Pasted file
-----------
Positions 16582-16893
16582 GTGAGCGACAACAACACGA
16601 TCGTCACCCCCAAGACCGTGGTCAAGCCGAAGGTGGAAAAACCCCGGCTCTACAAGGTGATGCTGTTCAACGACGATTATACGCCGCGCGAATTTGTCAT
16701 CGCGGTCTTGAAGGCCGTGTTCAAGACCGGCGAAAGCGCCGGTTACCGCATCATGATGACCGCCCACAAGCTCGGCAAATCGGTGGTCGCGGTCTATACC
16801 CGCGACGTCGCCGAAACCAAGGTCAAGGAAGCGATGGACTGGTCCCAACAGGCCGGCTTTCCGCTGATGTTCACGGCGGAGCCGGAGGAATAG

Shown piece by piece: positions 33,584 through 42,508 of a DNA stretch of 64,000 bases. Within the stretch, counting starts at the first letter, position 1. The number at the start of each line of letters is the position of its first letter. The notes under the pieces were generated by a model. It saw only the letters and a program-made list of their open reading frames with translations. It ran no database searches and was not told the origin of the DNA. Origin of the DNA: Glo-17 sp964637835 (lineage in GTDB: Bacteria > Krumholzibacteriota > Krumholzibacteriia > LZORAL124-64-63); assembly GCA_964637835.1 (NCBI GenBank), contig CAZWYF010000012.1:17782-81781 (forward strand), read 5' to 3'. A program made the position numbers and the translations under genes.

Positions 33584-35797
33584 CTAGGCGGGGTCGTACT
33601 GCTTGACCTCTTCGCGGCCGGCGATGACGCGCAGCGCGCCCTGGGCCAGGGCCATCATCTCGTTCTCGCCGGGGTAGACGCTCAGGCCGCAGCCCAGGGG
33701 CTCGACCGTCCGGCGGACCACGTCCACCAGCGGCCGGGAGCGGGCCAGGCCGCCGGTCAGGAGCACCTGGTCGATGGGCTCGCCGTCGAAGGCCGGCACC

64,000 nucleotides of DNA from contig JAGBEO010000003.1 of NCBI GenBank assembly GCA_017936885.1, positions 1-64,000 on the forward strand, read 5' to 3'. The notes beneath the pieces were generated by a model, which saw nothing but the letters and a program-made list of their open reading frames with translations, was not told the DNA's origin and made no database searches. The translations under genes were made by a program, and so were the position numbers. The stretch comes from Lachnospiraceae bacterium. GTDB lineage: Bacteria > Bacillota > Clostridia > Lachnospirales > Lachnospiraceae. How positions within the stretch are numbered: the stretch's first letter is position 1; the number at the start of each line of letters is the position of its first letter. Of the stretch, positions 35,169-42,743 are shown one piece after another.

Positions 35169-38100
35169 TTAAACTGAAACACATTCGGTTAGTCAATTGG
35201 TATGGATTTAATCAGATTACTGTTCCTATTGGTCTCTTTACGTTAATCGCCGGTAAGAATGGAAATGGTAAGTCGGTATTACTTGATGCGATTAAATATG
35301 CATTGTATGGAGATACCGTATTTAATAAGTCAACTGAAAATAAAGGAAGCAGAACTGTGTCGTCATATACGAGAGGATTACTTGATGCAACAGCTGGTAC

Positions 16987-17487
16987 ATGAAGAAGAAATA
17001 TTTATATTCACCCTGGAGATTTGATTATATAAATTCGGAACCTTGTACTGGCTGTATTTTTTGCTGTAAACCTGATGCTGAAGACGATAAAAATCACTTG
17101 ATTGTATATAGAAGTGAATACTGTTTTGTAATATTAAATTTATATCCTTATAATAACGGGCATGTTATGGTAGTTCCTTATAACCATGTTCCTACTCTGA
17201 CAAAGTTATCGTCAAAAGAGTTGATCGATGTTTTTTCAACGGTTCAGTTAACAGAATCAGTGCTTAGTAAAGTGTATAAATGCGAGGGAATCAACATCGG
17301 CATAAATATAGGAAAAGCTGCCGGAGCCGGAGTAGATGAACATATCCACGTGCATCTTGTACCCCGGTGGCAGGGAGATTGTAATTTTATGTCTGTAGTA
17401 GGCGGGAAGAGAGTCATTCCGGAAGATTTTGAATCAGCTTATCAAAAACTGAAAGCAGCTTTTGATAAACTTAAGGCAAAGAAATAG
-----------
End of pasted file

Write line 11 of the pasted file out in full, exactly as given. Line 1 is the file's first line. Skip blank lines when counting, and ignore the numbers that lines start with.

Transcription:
64,000 nucleotides of DNA from contig JAGBEO010000003.1 of NCBI GenBank assembly GCA_017936885.1, positions 1-64,000 on the forward strand, read 5' to 3'. The notes beneath the pieces were generated by a model, which saw nothing but the letters and a program-made list of their open reading frames with translations, was not told the DNA's origin and made no database searches. The translations under genes were made by a program, and so were the position numbers. The stretch comes from Lachnospiraceae bacterium. GTDB lineage: Bacteria > Bacillota > Clostridia > Lachnospirales > Lachnospiraceae. How positions within the stretch are numbered: the stretch's first letter is position 1; the number at the start of each line of letters is the position of its first letter. Of the stretch, positions 35,169-42,743 are shown one piece after another.